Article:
Happy to see this race is over

by Jim Rome
Fox Sports
March 14, 2001

Good news: The annual I-killed-a-dog-sled race is over. That means that all of the dogs who managed to make it through another year without getting beaten to death on the frozen tundra of Alaska have another 12 months to breathe easy.

Legendary animal whacker Doug Swingley won the race, again to complete the three-peat. It was his fourth title overall. This guy is the Michael Jordan of dog sled killing, errr, racing. And he says this one was especially meaningful to him because there were six other former champions in the field. Read more…

Iditarod’s bone of contention repels some marketers

by Bruce Horovitz
USA Today
March 2, 2001

The Iditarod dog sled race has become a public-relations minefield.

Organizers of the grueling 1,150-mile race across Alaska have raised a record $2 million this year in sponsorship support for the race, which begins Saturday.

But animal-rights groups are stepping up their condemnation of the 2-week-long race. And corporate image guru John Lister warns that sponsors may need to rethink strategy.

“There is a fairly strong degree of risk in attaching large, national brands to that kind of event,” he says. Read more…

Iditarod no more than dog abuse

by Jon Saraceno
USA Today
March 5, 2001

Margery Glickman’s intent wasn’t to become a crusader when she made that fateful summertime trip to Alaska nearly three years ago. Vacationing with her two teenage boys, she wanted to explore and enjoy the awe-inspiring beauty of our 49th state.

Instead, she was horrified. “I saw something that was very disturbing to me — and I was angry,” she says.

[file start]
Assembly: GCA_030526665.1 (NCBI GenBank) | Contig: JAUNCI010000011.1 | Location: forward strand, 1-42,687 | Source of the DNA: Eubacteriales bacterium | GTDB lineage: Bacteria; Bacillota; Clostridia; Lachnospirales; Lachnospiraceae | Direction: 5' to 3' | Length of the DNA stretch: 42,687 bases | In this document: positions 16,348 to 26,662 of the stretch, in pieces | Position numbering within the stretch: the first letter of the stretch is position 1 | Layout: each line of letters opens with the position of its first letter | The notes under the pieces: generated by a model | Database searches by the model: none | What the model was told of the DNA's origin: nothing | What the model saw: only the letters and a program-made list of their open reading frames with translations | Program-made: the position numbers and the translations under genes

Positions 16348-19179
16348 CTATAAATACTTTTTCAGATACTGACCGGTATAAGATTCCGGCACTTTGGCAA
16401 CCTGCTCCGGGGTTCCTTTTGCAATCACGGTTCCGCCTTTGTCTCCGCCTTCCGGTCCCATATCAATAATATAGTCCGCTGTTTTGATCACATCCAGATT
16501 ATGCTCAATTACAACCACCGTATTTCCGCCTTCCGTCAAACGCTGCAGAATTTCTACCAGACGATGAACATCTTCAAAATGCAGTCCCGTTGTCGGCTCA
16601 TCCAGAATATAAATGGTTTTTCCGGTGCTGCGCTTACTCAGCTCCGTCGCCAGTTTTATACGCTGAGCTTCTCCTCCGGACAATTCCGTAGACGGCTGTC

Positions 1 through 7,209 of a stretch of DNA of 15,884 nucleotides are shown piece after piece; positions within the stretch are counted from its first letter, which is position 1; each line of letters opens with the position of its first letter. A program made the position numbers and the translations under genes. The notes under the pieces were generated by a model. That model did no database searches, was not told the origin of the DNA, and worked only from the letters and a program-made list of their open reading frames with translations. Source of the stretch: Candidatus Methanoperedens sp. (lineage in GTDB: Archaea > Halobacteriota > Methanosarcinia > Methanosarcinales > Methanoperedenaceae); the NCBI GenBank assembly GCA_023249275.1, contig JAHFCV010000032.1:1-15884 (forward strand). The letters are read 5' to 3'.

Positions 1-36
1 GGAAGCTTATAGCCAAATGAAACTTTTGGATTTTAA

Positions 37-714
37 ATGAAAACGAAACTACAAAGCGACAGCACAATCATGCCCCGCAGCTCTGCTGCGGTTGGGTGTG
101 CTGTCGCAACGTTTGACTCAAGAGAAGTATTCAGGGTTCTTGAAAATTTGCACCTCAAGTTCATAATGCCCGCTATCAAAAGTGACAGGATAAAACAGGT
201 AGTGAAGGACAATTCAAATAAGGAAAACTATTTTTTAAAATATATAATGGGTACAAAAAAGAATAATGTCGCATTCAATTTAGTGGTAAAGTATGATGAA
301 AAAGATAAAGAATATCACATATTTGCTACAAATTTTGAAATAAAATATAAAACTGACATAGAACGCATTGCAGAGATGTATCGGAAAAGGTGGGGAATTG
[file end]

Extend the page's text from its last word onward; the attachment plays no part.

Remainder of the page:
Today, she remains an advocate for our four-legged friends who cannot express their agony and distress, at least not in human terms. “I’m not a professional animal-rights activist,” Glickman says. “I continue to be persistent because I continue to be outraged.” Read more…

Iditarod, hailed as greatest dog race? Call it grotesque shame, animal abuse

by Greg Cote
Miami Herald
March 5, 2002

The dogs are running again, in many cases running until they drop, in some cases running until they die.

The 30th Iditarod Trail Sled Dog Race is underway in Alaska to see which team can trek 1,100 miles the fastest. Last year’s winner made it in nine days. The bizarre competition involves 65 “mushers,” drivers along for the ride as their slaves — 16-dog teams, at least at the start — do the hard labor, at times encouraged by their masters’ whips.

It is March madness of a too literal sort.

Dogs die; it is a matter of how many. The Iditarod toll was 117 deaths as the latest race commenced Saturday. The real figure is higher because casualties from the early years are not known. The figure excludes dogs who perish in training, or who later die as a result of the sanctioned torture. Read more…

Iditarod dog deaths unjustifiable

by George Diaz
Orlando Sentinel
March 5, 2000

The unofficial death count is 114, though the numbers lie because it isn’t possible to follow all the bloody paw prints of innocent animals that have died in the name of this barbaric “sport.”

They have been strangled in towlines, gouged by sleds, suffered liver injury, heart failure, pneumonia and “external myopathy,” a condition in which a dog’s muscles and organs deteriorate during extreme or prolonged exercise.

A previous race winner was banned in 1990 after accusations that he struck a dog with a snow hook. In 1985, a woman musher (dog sled driver) watched the race from the sidelines after a moose stomped on her team of dogs. Read more…